Tsuut'ina Nation seamstresses create 300 masks with support from Enbridge
Tsuut'ina Nation seamstresses created and designed 300 masks with traditional artwork
CALGARY -- Hundreds of masks were formally received by the Tsuut'ina Nation Wednesday as part of a joint undertaking with Enbridge to reduce the potential spread of COVID-19.
The 300 masks were created and designed by local seamstresses and feature traditional Indigenous artwork. Enbridge compensated the seamstresses for their work and covered the bill for the materials required in the manufacturing process.
"These masks will go toward our elders and those shut in through home care, or through other physical challenges," explained Chief Roy Whitney. "Those people (who do) not have some safety measures to protect themselves."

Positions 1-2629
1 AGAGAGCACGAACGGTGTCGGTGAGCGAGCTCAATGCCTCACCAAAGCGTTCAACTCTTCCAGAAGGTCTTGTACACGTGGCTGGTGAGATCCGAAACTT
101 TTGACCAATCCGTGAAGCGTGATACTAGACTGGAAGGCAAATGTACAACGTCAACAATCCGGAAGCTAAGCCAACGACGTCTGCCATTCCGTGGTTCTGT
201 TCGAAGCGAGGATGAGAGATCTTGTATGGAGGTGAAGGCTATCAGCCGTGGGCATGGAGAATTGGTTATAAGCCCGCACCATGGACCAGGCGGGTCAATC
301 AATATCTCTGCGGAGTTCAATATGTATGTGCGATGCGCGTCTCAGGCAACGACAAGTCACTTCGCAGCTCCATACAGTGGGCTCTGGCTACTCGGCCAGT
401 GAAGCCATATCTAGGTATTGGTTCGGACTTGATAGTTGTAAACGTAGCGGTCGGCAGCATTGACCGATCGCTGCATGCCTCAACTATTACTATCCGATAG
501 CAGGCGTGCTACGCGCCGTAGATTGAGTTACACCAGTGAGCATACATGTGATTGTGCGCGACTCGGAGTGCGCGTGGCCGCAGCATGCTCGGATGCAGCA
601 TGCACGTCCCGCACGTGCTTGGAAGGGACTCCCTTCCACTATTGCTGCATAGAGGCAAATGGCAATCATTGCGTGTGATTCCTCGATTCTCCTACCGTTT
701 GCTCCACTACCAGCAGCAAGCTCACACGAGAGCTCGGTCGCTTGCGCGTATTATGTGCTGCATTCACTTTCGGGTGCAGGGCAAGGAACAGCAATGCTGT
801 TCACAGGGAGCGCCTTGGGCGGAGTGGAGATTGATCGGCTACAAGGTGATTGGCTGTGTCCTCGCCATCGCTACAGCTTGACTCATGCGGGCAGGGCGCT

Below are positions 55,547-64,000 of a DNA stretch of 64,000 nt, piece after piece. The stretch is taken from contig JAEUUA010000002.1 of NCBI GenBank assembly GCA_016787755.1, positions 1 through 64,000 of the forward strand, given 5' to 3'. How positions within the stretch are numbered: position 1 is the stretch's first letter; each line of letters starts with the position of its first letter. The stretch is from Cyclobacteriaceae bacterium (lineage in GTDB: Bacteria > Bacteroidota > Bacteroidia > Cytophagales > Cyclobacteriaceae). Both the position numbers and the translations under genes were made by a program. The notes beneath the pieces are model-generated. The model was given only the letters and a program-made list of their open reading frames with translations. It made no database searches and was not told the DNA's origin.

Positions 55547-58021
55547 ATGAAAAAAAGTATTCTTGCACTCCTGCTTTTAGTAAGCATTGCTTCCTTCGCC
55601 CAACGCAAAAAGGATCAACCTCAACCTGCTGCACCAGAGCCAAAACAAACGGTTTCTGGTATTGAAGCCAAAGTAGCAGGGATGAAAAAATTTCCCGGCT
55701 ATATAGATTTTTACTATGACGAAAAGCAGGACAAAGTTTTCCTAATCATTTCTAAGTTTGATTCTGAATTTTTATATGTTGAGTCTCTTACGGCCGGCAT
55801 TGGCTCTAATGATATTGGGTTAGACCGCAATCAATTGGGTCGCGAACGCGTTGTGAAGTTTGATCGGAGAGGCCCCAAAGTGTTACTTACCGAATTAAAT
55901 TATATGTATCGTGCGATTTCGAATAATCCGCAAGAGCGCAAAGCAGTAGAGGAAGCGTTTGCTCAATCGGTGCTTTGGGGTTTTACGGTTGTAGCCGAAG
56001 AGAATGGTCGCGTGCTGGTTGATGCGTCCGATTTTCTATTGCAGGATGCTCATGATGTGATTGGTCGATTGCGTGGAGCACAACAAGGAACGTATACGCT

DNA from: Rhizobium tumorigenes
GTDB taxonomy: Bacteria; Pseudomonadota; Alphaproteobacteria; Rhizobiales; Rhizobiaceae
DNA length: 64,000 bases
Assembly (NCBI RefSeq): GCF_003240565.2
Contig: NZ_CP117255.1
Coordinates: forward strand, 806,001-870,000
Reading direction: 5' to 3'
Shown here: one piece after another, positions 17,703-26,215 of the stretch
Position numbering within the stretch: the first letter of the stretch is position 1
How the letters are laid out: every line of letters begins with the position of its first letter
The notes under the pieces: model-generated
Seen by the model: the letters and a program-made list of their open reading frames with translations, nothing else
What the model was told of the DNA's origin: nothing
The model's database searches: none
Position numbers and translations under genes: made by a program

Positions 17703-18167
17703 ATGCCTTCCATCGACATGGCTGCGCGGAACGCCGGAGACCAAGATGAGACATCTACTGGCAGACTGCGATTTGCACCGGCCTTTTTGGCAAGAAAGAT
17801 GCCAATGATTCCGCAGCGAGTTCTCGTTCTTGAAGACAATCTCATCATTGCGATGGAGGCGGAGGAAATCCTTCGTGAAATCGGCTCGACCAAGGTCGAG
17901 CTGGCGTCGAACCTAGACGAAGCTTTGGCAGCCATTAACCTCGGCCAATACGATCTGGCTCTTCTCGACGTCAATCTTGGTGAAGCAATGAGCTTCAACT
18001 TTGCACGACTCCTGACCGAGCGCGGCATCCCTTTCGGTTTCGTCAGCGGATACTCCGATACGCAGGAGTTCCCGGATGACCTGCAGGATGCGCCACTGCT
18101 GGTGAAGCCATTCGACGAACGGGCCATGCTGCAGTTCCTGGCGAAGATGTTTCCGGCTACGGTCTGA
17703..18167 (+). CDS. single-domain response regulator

"We’ve been working with over 160 communities across North America during the pandemic," said Kim Brenneis, Enbridge's director of communities and Indigenous engagement. "This project was the idea of some of my colleagues as well as some individuals who came forward here in Tsuut'ina."
Brenneis also touched on the importance of creativity to meet challenges in different communities.
"It may seem small, but it’s an important initiative. We’re always open to new ideas and working with communities to help meet their needs."
Tsuut'ina officials plan to distribute the masks to at-risk members of the community over the next few days.